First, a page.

In revenge, Coriolanus joins the Volscians and conspires with his former enemy Aufidius. Together they invade Rome.
Let me repeat that. The man runs for office, doesn’t get the popular vote, goes off in a huff, and invades his own country.
Two of his friends come to Coriolanus where he is camped outside the city gates to beg him to call off the invasion, but he won’t listen. Then his mother arrives to plead for Rome. In a surprisingly humanizing moment, he does listen to her. He changes his mind. The Romans hail his mother as the savior of the city.
Coriolanus returns to the Volscians’ home turf, where they give him a parade that befits a hero, name a dessert after him at the Hotel Volscian, and sell t-shirts with pictures of his beard on them in the metro stations.
But his new best friend Aufidius decides that Coriolanus’s refusal to occupy Rome amounts to treason when it comes to the Volscians.
So then some of Aufidius’ men assassinate Coriolanus.
I read Titus Andronicus all in one sitting a few years ago and I still have a bad taste in my mouth. Once I started, I never wanted to have to get back into the right state of mind to pick it up partway through. I had to finish, though. I’m reading the complete works of Shakespeare, not the palatable works of Shakespeare.
But that doesn’t mean you have to join me, fair reader. I’m going to go ahead and put a trigger warning here.
To soften these harsh January days, where what little savings you had just evaporated and the seasonal encouragement to coat your misery in whiskey, sugar, or retail also just evaporated – this month on What Happens in Shakespeare I give you the sexy, funny, feminist diversion that is Love’s Labour’s Lost.
The king of Navarre and his three friends have bad hangovers. They decide that for the next three years they will do nothing but study. They will fast regularly and only sleep three hours a night. Most importantly, they will swear off the company of women. One friend points out the inherent absurdity, but they all sign the contract. To make this ridiculous plan easier on his bros, the king makes a new law that all women have to stay at least a mile away from the court.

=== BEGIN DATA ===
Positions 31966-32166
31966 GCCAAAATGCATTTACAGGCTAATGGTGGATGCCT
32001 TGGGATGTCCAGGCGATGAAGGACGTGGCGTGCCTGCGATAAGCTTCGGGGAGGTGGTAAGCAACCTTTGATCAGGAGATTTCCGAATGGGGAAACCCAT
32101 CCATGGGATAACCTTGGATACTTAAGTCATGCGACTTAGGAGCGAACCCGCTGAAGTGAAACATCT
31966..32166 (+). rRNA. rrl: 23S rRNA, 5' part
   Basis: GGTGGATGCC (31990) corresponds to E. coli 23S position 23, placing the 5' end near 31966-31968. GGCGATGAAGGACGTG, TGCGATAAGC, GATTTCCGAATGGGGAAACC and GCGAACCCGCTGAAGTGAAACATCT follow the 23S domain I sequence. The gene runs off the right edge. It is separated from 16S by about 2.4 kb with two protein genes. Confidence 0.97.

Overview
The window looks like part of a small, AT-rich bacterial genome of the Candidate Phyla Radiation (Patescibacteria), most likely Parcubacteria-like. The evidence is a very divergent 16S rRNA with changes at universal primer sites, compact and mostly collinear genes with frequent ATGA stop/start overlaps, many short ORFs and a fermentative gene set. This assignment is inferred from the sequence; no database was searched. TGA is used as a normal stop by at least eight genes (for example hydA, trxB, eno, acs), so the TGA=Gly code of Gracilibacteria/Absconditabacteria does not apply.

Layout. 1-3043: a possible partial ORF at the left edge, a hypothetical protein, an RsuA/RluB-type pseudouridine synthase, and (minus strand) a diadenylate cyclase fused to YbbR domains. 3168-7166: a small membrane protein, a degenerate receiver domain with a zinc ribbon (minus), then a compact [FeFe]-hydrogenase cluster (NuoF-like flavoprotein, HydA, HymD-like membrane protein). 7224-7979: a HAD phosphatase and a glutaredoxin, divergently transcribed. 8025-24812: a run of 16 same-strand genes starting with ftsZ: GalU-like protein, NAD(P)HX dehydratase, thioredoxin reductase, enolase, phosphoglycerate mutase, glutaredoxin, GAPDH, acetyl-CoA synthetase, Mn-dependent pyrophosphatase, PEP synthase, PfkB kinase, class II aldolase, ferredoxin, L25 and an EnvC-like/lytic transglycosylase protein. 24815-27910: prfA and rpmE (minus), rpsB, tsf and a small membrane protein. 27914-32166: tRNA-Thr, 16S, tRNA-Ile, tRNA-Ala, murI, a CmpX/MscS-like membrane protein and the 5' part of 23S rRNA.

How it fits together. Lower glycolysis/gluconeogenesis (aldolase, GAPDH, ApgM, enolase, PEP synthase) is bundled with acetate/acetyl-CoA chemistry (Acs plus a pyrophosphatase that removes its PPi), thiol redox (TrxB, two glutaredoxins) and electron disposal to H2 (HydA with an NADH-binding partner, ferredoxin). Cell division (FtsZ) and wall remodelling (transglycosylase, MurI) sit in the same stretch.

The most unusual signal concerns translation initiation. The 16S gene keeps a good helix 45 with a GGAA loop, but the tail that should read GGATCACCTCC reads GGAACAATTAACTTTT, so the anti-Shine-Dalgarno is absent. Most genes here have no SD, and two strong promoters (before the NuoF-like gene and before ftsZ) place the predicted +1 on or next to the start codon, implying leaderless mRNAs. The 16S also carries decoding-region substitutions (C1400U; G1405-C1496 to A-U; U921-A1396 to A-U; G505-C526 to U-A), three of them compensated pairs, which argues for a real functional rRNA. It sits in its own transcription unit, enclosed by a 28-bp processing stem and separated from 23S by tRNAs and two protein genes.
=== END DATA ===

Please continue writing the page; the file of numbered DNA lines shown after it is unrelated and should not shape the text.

The Princess of France arrives on a diplomatic mission. She is powerfully attractive and so are her three ladies. How inconvenient that the king has just made a vow not to spend time with women. He forces himself to meet with the princess in the interest of state business, but still makes her and her entourage camp a mile away.
There’s a twist. The king falls in love with the princess. Each of the king’s friends falls in love with one of the princess’s ladies. Everybody is now cheating on the contract and wants to dissolve it, but everybody believes everybody else is sticking to it.
Meanwhile, a visitor to the king’s court catches the jester with a local girl. The noble visitor was already lusting this girl. Did I mention the no-ladies contract applies to everyone at court? The jester has to subsist for a week on bran and water. Bran. The highborn bros claim to be fasting, but they’re allowed to eat other food besides bran.
The king and his friends catch each other sending embarrassingly terrible love poems to the attractive women of France. They argue for approximately 4 seconds, then agree to tear up the contract. They slap on some eau-de-taking-a-bath and brainstorm about how to charm women. They settle on dressing up like Russians. Russians infiltrating your seat of government. That’s catnip to the ladies every time.
The attractive women of France, being rather more sophisticated, swap clothes and impersonate each other. The men get an education no 3-hours-of-sleep-a-night university could have offered.
The right women and men eventually find each other.
The princess’s father dies, making her the Queen of France. She and her friends pack up to go home.
The king and the bros quickly try to lock down their respective romantic deals, but the women of France feel the men can still not be trusted. After all, they broke their own vows of celibacy. Cheaters gonna cheat. The women agree to reconsider if the men wait a year and a day.
The attractive women return to France. The men of Navarre contemplate the responsibilities of grownup love.
For actual scholarship, historical context, and a breakdown of why the language in this particular play is so irresistible, read Marjorie Garber’s essay about Love’s Labour’s Lost in her excellent book Shakespeare After All.